Numbers show that although the government’s policy aims to eliminate the virus's spread, the manufacturing and supply chain industry has taken a hit. From new car sales to the production of tech equipment, the policy has substantially affected various sectors of China’s economy.
As the world’s leading manufacturer, disruptions in China are affecting the global economy, adding another risk to the inflation already witnessed. In Shanghai, where the world’s biggest port is, most of the population there have been put under lockdown for over a month, and the government is trying to bring things back to normalcy. However, foreign businesses claim that they are still unable to resume operations because of the restrictions in place.
Shanghai, China’s leading auto hub, posted zero car sales in April because all dealers were closed due to sudden lockdowns initiated by the city. This is according to a report by Shanghai Automobile Sales Trade Association. It shows the challenges that the policy is causing to manufacturing, sales and supply chain. Generally, China’s auto sales dipped 31.6% in April.
The lockdowns in Shanghai, a significant player in China’s auto industry, have substantially affected the industry. Ranking number one in overall car production, having produced nearly 3 million new vehicles in 2021, authorities observe that the country’s automobile industry is in danger. However, this uncertainty is expected to remain until the pandemic is eliminated.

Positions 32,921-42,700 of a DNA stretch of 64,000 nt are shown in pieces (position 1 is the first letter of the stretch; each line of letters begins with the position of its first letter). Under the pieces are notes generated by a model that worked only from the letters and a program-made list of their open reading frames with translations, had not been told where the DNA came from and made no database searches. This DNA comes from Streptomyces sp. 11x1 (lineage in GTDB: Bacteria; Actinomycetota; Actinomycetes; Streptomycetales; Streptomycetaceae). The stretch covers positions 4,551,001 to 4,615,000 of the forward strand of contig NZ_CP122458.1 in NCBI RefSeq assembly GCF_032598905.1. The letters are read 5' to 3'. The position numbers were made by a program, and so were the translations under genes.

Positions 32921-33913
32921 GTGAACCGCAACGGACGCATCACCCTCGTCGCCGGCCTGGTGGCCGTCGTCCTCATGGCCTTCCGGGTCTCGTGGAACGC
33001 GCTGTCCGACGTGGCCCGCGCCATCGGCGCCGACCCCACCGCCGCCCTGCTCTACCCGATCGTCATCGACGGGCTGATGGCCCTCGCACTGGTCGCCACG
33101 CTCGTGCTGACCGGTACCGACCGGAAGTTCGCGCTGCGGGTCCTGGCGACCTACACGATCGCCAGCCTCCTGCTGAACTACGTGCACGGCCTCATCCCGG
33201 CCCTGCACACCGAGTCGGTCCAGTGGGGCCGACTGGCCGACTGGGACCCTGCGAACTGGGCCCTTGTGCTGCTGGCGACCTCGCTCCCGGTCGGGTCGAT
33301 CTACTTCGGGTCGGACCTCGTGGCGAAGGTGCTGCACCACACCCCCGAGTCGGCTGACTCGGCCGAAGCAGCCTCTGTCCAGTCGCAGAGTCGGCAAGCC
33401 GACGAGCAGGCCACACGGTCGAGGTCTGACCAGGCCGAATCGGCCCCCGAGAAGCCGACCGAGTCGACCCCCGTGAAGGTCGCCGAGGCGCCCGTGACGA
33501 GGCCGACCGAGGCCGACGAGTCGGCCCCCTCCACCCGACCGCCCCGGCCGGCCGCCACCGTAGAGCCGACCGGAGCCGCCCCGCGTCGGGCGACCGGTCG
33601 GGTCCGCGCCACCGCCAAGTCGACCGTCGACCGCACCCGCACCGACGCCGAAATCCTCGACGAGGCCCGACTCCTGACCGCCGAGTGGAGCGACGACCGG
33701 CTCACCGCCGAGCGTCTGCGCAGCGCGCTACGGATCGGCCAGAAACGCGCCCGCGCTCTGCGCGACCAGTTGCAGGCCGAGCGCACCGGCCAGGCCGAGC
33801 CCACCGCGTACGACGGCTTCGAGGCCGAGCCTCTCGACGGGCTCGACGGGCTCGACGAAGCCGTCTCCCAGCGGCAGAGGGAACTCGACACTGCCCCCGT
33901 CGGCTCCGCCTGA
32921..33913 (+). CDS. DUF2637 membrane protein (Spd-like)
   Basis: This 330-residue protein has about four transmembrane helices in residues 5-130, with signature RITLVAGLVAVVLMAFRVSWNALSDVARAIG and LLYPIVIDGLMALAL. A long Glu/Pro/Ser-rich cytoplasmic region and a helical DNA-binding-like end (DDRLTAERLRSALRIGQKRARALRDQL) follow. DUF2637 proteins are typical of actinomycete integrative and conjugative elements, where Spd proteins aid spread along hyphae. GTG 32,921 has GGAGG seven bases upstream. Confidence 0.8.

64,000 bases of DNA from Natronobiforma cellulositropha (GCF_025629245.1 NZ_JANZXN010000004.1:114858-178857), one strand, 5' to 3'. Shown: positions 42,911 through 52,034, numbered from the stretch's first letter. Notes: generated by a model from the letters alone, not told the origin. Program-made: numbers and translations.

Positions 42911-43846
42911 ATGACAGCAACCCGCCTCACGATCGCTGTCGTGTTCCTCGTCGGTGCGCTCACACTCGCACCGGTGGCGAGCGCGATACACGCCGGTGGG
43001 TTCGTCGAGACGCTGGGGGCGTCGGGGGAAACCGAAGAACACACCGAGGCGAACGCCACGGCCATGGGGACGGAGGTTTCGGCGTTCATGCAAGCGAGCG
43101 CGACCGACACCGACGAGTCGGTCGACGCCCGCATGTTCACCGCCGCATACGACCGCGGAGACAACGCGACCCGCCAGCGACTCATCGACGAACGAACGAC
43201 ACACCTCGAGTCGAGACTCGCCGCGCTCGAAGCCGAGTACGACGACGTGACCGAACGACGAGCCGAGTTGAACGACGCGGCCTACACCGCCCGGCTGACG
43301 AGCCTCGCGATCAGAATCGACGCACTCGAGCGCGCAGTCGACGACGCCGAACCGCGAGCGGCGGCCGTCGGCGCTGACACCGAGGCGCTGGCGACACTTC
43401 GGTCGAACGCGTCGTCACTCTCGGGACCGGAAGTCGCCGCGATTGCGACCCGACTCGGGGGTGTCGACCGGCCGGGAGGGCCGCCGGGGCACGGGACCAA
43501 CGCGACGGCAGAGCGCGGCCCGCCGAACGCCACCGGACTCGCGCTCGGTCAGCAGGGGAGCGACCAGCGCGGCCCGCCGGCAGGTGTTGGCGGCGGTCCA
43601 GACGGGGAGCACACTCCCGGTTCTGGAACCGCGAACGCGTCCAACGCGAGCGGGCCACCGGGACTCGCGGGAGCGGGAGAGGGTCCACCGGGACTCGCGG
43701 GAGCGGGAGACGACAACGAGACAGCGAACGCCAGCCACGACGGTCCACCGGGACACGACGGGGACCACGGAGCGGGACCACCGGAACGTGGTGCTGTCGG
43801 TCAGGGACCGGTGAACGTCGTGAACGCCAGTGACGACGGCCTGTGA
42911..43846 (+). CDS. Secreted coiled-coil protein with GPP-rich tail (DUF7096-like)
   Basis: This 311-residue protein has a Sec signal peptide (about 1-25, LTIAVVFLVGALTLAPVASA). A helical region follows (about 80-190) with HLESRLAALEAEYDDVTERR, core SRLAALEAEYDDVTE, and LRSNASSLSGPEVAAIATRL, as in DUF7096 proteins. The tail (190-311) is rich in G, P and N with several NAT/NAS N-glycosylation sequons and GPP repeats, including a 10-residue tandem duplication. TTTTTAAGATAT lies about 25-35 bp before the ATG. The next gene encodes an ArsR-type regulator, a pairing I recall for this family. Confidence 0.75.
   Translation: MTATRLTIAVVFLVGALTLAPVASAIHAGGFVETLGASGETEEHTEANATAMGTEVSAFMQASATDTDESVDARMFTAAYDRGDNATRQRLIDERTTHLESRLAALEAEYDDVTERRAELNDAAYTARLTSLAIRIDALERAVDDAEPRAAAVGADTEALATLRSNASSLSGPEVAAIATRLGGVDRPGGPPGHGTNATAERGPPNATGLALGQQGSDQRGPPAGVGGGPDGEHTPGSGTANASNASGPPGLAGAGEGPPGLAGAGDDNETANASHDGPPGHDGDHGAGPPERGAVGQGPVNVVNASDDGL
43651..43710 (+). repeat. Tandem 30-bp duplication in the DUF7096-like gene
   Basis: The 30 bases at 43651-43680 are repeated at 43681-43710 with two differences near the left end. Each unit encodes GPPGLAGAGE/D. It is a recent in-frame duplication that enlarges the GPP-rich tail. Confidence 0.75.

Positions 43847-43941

The issue has not affected the auto industry alone. The hi-tech industry, including Taiwanese computer manufacturing factories in Shanghai such as Quanta, Wistron, Pegatron and Compal Electronics, have also suffered. There has been a decline in the revenue in these industries caused by the suspension of factory lines during the lockdowns. Quanta, for example, lost its revenue by 40% compared to the same time last year due to issues in the supply chain, as reported by Yahoo finance. The impact of the pandemic on the electronics supply chain has been felt in the scarcity of chips. The biggest impediment is the limitation on the movement of personnel required to work in manufacturing firms.
In June, it was reported that ocean carriers were increasing their cancelled sailings or skipping the Chinese ports altogether. This has been improving slowly, but not without losses among supply chain and manufacturing companies, which has ended up adversely affecting other organizations. Schedule reliability has not improved, and congestion is still experienced in ports in China. According to Sea Intelligence, vessels continue to be late by an average of seven days. This is created by a lack of a clear picture for logistics managers as they plan ahead. Some logistics companies advise their clients to make an advance notice to request vessels to accommodate time for product delivery under the current challenging circumstances.
With the challenging conditions in China, many companies that had their base of operations there are now considering shifting elsewhere. According to a European Union Chamber of Commerce report, companies wanting to shift current or planned investments out of China are about 23%. This has all been caused by the country’s strict COVID policy that is anti-business.